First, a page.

Monday, October 15, 2007

Ursula K LeGuin, Cory Doctorow, and Copyright

I have been wondering for some time now just how long the SF/Fantasy community will allow themselves to be swindled by Cory Doctorow's attempts to undermine copyright protections for writers. He's been incredibly crafty in his arguments. He has adeptly, and accurately, demonstrated how corporations often claim the copyright instead of the authors who created a product, but he uses this to shift the issue away from "creator ownership" issue into an "us vs. the corporate overlords" argument. Doing so he simultaneously points out a genuine injustice while misdirecting our ire toward the concept of copyright, which in fact protects creators (at least when corporate overlords don't hijack the rights). He has also pointed out that SF/Fantasy fans tend to both download and purchase hard copies of the things they like. In essence, the SF/Fantasy fan steals a peek, then buys the product, thus doing no "real" damage to the right holder.

I have never found Mr. Doctorow's arguments, and he has others, all that convincing. They seem to be overly concerned with "audience" rights and not with creator rights, which are necessary if people want to be able to make a living from this stuff. Certainly, there is some pretty wacky copyright legislation out there (lifetime plus how many years?), but that doesn't mean that the creator of a product doesn't have the right to profit from his or her creation. They should, and do, and current laws protect such rights.

In the past, the majority of the people I've read who seem to have any agreement with me have been corporate shills, and I don't want to just hang out with corporate shills -- or just them and Harlan Ellison (registered trademark) for that matter. So you can imagine my joy at finding that Ursula K. LeGuin also finds Mr. Doctorow's crusade a little too aggressive. It appears that Mr. Doctorow printed "in its entirety, a one-paragraph story that Ms Le Guin sent to the fanzine Ansible." LeGuin took issue and Mr. Doctorow eventually took action and apologized. You can read the original story at LeGuin's website.

LeGuin has accepted Mr. Doctorow's apology, but I'd like you to look at a couple of key phrases in Doctorow's apology which hint that he is also practicing more than a little self-righteous self-justification.

Andrew Burt, the person whom Ms Le Guin chose to communicate the matter to me, is someone with whom I had put in a killfile following an altercation. I delete all emails from him unread, and if he sent me a message, I did not see it.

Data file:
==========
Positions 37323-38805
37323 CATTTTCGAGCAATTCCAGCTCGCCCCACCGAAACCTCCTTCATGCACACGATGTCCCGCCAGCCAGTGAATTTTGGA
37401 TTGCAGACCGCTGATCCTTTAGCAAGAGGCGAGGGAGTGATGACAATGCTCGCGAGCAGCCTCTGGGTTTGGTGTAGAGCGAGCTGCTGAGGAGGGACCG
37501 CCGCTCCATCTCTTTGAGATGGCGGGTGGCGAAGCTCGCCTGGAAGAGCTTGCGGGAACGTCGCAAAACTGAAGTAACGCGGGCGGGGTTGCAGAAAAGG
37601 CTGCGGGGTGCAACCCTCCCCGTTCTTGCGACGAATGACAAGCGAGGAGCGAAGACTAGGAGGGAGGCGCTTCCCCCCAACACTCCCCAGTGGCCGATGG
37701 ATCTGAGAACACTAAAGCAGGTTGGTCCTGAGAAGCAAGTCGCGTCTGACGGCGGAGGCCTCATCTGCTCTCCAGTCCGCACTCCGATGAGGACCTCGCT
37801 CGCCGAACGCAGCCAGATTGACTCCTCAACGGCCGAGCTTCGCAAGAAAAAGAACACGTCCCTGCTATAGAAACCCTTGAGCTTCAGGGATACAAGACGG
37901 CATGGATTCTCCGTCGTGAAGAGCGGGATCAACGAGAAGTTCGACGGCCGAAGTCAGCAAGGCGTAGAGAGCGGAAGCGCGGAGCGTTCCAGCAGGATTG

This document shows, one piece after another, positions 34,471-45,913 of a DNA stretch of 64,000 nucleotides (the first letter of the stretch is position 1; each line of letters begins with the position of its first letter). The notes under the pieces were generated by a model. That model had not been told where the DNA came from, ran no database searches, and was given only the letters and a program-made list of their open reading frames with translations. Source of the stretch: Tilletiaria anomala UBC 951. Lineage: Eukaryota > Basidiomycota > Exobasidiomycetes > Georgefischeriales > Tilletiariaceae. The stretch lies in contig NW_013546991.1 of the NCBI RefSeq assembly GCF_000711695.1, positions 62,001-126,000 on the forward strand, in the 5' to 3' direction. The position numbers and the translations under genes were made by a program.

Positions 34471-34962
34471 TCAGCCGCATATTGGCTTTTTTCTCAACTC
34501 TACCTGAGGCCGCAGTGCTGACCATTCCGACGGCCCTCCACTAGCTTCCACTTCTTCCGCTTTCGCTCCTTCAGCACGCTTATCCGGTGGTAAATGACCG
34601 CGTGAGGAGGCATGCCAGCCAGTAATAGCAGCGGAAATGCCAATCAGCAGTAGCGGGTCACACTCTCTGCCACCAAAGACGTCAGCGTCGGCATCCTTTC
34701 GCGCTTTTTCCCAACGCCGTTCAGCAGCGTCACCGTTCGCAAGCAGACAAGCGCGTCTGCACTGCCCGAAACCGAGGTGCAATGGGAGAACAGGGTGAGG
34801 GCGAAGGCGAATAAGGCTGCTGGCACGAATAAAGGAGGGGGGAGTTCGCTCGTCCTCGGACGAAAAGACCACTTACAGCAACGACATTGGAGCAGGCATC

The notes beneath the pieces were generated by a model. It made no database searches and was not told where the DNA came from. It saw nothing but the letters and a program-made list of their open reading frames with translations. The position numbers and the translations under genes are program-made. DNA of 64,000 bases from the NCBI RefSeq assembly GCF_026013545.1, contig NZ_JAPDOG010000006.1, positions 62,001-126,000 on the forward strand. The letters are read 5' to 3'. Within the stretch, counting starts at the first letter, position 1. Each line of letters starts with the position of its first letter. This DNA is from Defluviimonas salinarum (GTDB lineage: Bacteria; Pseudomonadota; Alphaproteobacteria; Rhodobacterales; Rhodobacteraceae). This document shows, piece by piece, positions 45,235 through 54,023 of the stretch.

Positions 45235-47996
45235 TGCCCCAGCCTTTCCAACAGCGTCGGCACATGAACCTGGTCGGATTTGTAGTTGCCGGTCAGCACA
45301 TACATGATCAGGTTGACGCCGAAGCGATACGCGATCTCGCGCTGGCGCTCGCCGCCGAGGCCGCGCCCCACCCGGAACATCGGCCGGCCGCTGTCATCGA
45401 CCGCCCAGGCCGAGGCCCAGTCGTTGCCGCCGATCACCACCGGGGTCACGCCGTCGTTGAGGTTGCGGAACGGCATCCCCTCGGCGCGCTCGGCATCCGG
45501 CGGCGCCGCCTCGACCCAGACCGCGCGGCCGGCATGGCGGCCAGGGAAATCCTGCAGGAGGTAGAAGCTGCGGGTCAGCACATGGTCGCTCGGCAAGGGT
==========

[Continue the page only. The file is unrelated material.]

Unless Andrew Burt (you can read a copy of a letter he wrote Jerry Pournelle here) and Mr. Doctorow engaged in a serious brawl, it seems a bit petty for Mr. Doctorow to have put his emails in a "killfile." I don't believe that Judd Apatow put Mark Brazill in his killfile, even after being told to "Get cancer." But I don't know the nature of the "altercation," I just know that Mr. Doctorow has used a word which has some heavy implications. Though given his frequent use of rhetorical techniques which might make Gorgias blush, I think it might be little more than a heated email/comment section/message board flame war.

In fact, it seems that Burt's major sin (according to the Doctorow piece) is that Burt believes in copyright protection, "Burt is the Science Fiction Writers of America VP who had previously sent a fraudulent takedown notice that resulted in my novel being removed from an Internet document server." So Burt tries to protect Doctorow's copyright, making an error that forces a takedown notice, something LeGuin describes as "An overworked committee mistakenly identified a few works, among many, as infringing copyright; the mistakes were promptly admitted and redressed, with apologies." That appears to be our "altercation." Which makes me think that Mr. Doctorow is a bit like Mark Brazill in all of this, even his apology seems snide and canned. This is implied by his assertion that, "My understanding is that she is unsatisfied and remains upset with me." When LeGuin is on the record as writing, "It may be a bit clouded with arguments and self-justification, but apologising is hard, and apologies are rare and valuable. I accept his in all good faith." Who seems to be the one most in need of justification here?

As for me, I agree with LeGuin's hope that, "In my view, the best thing that could come out of my brush with the Doctorow Doctrine would be this: the honorable reinstatement of the SFWA e-piracy committee, with an expression of appreciation from SFWA officers and members of the honest and effective work they have done for us for so long."

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